Donald Weinstein

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Donald Weinstein
Donald Weinstein in Sonoita (Arizona) in 2009.jpg
Donald Weinstein in Sonoita (Arizona) in 2009
BornMarch 13, 1926
DiedDecember 13, 2015 (aged 89)

Donald Weinstein (March 13, 1926 – December 13, 2015) was a leading USA historian of the Italian Renaissance.


He was born in Rochester, New York. He studied at Denison College. From 1944 he served in the Army in World War II, after which he was awarded a Bronze Star for heroic achievement. In 1950 he graduated from the University of Chicago and later he was a Fulbright scholar at the University of Florence and fellow in prestigious research institutes in USA and Italy. He took his PhD in 1957 at the University of Iowa with a dissertation on the Italian preacher Girolamo Savonarola. Among his masters were some of the most distinguished historians of the time: Delio Cantimori, Eugenio Garin and George Mosse. He taught history at Roosevelt University in Chicago and Rutgers University in New Jersey. In 1978 he moved to the University of Arizona, from which he retired in 1992.[1][2]

He combined his academic job with political passion and community service, and when retired he was a volunteer for the Sonoita fire emergency office, in Arizona.[3]


His research was primarily dedicated to the study of Italian Renaissance history. His most accomplished studies were devoted to the Italian Dominican preacher Girolamo Savonarola and to fifteenth-century Florence. In 1970, his ground-breaking monograph “Savonarola and Florence: Prophecy and Patriotism in the Renaissance” radically changed the traditional approach to the study of Savonarola and his historical context. Not only did Weinstein show that Savonarola adapted his prophetic message to the changing Florentine historical context in which he lived, but he also demonstrated that his religious approach to politics was perfectly coherent (and not in contrast) with Renaissance culture. His book was described as "the best book on Savonarola ever written in any language".[4]

After other works on various topics of religious and political Italian history of the fifteenth and the sixteenth century, in 2011 he returned to Savonarola with an important biography entitled “Savonarola: The Rise and Fall of a Renaissance Prophet”. This book incorporated the outcomes of the many publications which had appeared in the previous decades and went well beyond the traditional hagiographic or biased approaches of nineteenth- and twentieth-century biographies. Weinstein said in an interview that in that book he wanted to share two historical lessons he had learned: "one, the inadequacy of historical labels such as “medieval” and “modern,” and the limitation of moral judgments—such as “saint,” “fanatic,” “charlatan,” and “demagogue”" and "two, the complex psychological, social, political and ideological reasons behind peoples’ belief in and rejection of their heroes and leaders."[5]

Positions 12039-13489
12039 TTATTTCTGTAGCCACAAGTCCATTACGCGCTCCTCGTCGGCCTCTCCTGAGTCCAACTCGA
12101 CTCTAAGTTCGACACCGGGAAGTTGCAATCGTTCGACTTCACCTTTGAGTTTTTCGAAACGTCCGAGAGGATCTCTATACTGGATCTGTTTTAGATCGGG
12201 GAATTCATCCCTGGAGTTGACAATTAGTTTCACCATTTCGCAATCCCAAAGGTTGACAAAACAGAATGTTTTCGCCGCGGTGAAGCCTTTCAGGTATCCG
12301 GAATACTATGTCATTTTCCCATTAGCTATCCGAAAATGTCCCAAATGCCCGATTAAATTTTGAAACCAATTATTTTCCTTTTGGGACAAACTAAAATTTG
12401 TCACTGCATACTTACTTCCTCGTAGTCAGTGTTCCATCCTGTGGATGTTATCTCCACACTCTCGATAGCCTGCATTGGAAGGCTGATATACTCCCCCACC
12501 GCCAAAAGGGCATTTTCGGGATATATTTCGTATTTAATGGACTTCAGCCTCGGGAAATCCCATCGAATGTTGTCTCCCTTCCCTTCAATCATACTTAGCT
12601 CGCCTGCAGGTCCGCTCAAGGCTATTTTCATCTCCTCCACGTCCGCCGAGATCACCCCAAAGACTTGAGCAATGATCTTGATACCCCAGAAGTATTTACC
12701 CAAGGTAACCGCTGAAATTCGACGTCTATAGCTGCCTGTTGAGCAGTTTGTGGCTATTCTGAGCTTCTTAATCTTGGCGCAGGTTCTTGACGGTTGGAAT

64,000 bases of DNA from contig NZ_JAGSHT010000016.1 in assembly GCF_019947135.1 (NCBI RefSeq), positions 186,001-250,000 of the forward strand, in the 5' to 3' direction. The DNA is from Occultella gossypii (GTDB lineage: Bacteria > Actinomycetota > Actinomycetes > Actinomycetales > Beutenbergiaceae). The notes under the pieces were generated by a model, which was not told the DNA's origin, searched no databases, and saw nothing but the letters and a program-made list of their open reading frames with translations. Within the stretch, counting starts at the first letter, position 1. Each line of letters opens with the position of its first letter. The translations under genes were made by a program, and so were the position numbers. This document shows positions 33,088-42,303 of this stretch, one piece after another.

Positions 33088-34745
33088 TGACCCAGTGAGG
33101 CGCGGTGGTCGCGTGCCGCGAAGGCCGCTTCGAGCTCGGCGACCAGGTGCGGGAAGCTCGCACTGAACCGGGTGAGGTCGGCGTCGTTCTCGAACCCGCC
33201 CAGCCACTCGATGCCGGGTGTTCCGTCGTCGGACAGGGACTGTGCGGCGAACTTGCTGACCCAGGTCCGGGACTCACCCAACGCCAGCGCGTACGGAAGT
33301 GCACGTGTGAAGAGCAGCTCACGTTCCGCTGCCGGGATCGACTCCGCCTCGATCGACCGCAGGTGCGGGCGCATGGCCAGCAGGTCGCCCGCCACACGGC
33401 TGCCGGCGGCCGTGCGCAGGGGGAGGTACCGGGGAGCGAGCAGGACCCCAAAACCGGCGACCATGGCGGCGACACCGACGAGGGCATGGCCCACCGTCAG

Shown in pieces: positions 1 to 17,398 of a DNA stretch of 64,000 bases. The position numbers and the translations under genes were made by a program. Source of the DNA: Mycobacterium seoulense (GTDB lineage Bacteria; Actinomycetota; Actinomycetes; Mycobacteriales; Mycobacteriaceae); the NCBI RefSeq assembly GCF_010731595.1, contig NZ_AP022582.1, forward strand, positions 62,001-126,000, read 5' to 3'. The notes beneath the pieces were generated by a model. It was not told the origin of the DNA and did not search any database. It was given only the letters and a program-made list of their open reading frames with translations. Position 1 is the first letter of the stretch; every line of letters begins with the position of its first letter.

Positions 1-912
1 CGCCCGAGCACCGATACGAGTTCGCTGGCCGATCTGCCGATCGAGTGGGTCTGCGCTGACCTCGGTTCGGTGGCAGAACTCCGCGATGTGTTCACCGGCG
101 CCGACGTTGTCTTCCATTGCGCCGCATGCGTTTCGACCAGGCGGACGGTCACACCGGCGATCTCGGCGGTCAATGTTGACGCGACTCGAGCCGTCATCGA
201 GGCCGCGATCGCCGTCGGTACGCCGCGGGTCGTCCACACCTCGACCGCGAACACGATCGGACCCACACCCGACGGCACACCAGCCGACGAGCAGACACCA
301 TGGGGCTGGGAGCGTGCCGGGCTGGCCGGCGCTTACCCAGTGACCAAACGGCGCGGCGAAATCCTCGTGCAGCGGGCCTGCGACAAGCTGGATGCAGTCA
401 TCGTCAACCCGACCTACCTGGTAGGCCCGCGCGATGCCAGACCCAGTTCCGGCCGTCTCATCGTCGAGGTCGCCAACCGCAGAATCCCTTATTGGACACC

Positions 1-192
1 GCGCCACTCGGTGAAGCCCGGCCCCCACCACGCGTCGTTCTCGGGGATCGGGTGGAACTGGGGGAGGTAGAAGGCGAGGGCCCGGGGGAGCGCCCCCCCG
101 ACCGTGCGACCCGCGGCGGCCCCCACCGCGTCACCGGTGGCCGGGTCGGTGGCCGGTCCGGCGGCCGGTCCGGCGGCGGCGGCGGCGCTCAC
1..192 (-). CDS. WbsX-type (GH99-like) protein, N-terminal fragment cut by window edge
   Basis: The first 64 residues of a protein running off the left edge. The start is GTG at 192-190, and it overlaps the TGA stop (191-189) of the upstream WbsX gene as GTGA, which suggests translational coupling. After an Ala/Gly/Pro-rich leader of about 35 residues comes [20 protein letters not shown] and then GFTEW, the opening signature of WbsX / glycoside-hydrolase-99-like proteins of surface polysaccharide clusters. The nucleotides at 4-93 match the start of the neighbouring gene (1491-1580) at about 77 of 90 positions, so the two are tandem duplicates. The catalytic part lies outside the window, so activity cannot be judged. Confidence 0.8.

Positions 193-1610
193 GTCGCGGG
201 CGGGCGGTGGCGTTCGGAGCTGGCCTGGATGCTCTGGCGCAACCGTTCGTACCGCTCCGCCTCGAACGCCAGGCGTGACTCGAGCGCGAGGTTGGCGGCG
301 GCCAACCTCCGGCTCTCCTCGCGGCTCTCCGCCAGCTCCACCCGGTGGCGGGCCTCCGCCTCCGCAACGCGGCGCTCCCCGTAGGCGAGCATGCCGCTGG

In 2016 he received the Helen & Howard R. Marraro Prize, awarded by the American Historical Association, for the book “The Duke’s Assassin” by Stefano Dall’Aglio, which he translated from the Italian.[6]


  • Ambassador from Venice: Pietro Pasqualigo in Lisbon 1501. Minneapolis: University of Minnesota Press. 1960.
  • The Renaissance and the Reformation. New York: Free Press. 1965. (editor)
  • Savonarola and Florence: Prophecy and Patriotism in the Renaissance. Princeton: Princeton University Press. 1970. ISBN 978-0-691-05184-0.
  • Saints and Society: The Two Worlds of Western Christendom, 1000-1700. Chicago: University of Chicago Press. 1982. ISBN 978-0-226-89057-9. (co-editor with Rudolph Bell)
  • The Captain's Concubine. Love, Honor and Violence in Renaissance Pistoia. Baltimore: Johns Hopkins University Press. 2000. ISBN 978-0-801-86475-9.
  • Heiko A. Oberman (2003). The Two Reformations. The Journey from the Last Days to the New World. New Haven and London: Yale University Press. ISBN 978-0-300-09868-6. (editor)
  • Savonarola: The Rise and Fall of a Renaissance Prophet. New Haven and London: Yale University Press. 2011. ISBN 978-0-300-11193-4.
  • Stefano Dall'Aglio (2015). The Duke's Assassin. Life and Death of Lorenzino de' Medici. New Haven and London: Yale University Press. ISBN 978-0-300-18978-0. (translator)


  1. ^ Grimes, William (2015-12-30). "Donald Weinstein, Influential Historian on the Renaissance, Dies at 89". The New York Times. ISSN 0362-4331. Retrieved 2016-01-06.
  2. ^ Dall'Aglio, Stefano. "Donald Weinstein Obituary". The Guardian. Retrieved 2016-12-28.
  3. ^ Machelor, Patty. "Local activist, Italian Renaissance historian Donald Weinstein dies". Arizona Daily Star. Retrieved 2016-01-06.
  4. ^ Molho, Anthony (1 January 1971). "Review of Savonarola and Florence--Prophesy and Patriotism in the Renaissance". Renaissance Quarterly. 24 (4): 522–526. doi:10.2307/2859381. JSTOR 2859381.
  5. ^ "Donald Weinstein - On his book Savonarola: The Rise and Fall of a Renaissance Prophet". Rorotoko. Retrieved 2016-12-28.
  6. ^ "Helen & Howard R. Marraro Prize Recipients". AHA. Retrieved 2016-12-29.

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